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Benjamin C. Kinney @BenCKinney
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And now, I take a auick #NeuroThursday break from this grant-writing to draw you deeper into the rabbit-hole of how we perceive so much less than we think, all the time.
This is a follow-on from last week, where I explained how our precise/color vision is only good right at the center of our gaze.
But it doesn't feel like that, amirite? Big wide world out there, in full color and high definition!

Don't believe it. As my long-time readers know: your brain is full of lies.
Thanks to the fortuitous intervention of @mattdoveywriter and @KatanaPen this morning, I found a perfect example of how your brain makes stuff up and never lets you notice.
This here gray grid contains 12 black dots… but most people can only see 1-3 of them at a time. Move your eyes around, and different ones will slip in and out of view.
One reason I love optical illusions is because they aren't just signs of your brain messing up. They're signs of your brain *succeeding*. Every optical illusion is reveals a clever hack your brain uses to make its life easier.
So how do those elusive black dots reveal your brain's secret ninja tricks? First you have to understand the limitations your brain is working under. For that, remember last week: peripheral vision is kinda bad.
Now, peripheral vision isn't bad at everything. In case you've forgotten, you have lots of "rod" cells out there, which are great at low-light vision.
(Heh heh rod cells)
Peripheral vision does a lot more – you have whole swathes of brainstem devoted to gleaning important information from it. Especially movement & other surprises that you need to point your eyes at ASAP.
But your peripheral vision is bad at color, and – relevantly for this illusion – bad at precision. Once you get a little ways out from Gaze Central, you just don't have enough precision to pick up one of those little black circles.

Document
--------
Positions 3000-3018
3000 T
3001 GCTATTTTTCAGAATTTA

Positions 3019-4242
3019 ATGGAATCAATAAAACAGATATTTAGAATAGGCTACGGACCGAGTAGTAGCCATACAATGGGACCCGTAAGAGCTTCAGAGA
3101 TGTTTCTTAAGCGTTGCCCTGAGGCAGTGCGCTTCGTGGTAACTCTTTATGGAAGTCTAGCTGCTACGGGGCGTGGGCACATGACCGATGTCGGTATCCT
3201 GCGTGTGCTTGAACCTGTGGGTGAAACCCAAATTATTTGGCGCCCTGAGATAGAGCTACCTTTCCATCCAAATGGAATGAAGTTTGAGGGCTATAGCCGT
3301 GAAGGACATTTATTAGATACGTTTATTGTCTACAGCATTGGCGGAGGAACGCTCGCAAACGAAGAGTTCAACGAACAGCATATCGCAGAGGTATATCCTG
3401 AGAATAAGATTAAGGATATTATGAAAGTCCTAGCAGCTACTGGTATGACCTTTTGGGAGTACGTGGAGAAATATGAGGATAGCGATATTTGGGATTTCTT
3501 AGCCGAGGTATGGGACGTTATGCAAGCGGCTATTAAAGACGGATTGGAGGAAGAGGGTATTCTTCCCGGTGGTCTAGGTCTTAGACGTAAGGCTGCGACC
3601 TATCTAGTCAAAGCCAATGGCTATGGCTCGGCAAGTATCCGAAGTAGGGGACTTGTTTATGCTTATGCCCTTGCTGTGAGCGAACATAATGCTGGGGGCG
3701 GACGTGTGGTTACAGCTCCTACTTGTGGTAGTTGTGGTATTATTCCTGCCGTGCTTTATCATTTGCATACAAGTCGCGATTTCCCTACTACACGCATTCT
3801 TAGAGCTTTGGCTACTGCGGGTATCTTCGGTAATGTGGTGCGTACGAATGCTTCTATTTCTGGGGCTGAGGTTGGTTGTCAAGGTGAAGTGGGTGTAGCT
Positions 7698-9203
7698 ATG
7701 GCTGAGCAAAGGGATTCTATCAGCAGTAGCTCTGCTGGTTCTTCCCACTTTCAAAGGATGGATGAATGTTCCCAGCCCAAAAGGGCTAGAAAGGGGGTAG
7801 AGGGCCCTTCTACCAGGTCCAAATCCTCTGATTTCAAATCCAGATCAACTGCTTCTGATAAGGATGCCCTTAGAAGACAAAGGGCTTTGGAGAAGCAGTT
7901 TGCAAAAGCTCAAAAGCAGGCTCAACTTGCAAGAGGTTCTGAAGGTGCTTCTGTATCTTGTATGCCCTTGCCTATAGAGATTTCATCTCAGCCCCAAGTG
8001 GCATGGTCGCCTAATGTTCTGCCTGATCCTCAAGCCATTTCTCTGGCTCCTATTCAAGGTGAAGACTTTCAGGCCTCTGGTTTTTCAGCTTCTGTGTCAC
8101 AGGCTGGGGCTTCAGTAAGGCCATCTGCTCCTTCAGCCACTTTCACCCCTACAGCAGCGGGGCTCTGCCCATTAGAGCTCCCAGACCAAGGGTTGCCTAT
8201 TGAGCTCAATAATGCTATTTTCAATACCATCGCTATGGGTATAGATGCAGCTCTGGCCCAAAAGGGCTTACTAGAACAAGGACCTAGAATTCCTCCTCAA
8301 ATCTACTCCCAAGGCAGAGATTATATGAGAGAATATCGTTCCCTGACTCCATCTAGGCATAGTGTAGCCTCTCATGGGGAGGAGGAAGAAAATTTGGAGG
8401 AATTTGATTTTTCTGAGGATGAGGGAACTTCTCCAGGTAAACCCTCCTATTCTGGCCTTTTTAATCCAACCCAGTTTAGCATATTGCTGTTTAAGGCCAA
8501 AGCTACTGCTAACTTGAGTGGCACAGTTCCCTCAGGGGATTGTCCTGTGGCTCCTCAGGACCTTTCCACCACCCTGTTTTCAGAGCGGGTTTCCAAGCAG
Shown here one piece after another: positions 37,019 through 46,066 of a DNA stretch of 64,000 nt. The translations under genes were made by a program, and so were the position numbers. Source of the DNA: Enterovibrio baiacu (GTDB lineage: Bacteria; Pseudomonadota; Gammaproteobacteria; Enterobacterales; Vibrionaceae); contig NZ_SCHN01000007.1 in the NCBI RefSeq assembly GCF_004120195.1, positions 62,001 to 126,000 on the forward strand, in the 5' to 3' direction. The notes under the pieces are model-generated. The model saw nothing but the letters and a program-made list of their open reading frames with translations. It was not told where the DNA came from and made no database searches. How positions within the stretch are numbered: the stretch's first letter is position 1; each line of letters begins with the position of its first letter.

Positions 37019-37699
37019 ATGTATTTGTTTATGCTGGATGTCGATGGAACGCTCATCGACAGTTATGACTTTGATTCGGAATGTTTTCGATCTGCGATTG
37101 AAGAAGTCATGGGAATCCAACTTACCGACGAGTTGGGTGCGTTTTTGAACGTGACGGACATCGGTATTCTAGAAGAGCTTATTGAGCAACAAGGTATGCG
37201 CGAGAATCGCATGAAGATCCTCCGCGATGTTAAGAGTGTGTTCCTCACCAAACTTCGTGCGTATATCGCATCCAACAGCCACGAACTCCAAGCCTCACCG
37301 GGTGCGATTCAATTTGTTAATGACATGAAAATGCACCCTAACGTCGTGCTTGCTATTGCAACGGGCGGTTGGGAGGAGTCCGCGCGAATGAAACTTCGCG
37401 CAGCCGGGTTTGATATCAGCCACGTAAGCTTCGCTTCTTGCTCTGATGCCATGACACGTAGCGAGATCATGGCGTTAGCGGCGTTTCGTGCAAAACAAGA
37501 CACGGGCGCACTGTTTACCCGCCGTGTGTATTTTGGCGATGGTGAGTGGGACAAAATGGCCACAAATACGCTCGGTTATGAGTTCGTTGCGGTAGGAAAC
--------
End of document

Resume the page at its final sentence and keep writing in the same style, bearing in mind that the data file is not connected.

As I said last week, your brain fills in the gaps based on the information it has. And in this illusion, the structure of the image gives your brain a LOT of information. Grey lines of constant color, in a completely regular pattern!
So what does your brain do? It uses all that lovely available information and fills in the world with it!
But when you fill things in with the available structure, you miss little one-off bits. Like those dots.
The #NeuroThursday takeaway is that when your brain doesn't know what's going on (which is constantly), it gets clever and fills in the gaps. Which is super useful - but not perfect.
Next week I'll take this one step further and show how this fill-in-the-gaps goes all the way up to your sense of time-continuous experience.
If you want to see the original scientific paper behind this illusion, here it is:…
And that initial image was the classic Müller-Lyer illusion:üller-Ly…
If #NeuroThursday helped you fill in the gaps, share it around, join the discussion, or suggest a future topic!
And if you enjoy my neuroscience or my fiction, consider nominating me for the Best Fan Writer category in the #HugoAwards, or for the Campbell Award for Best New Writer!…
I also nominate the typo at the top of this thread for Best Nevella.
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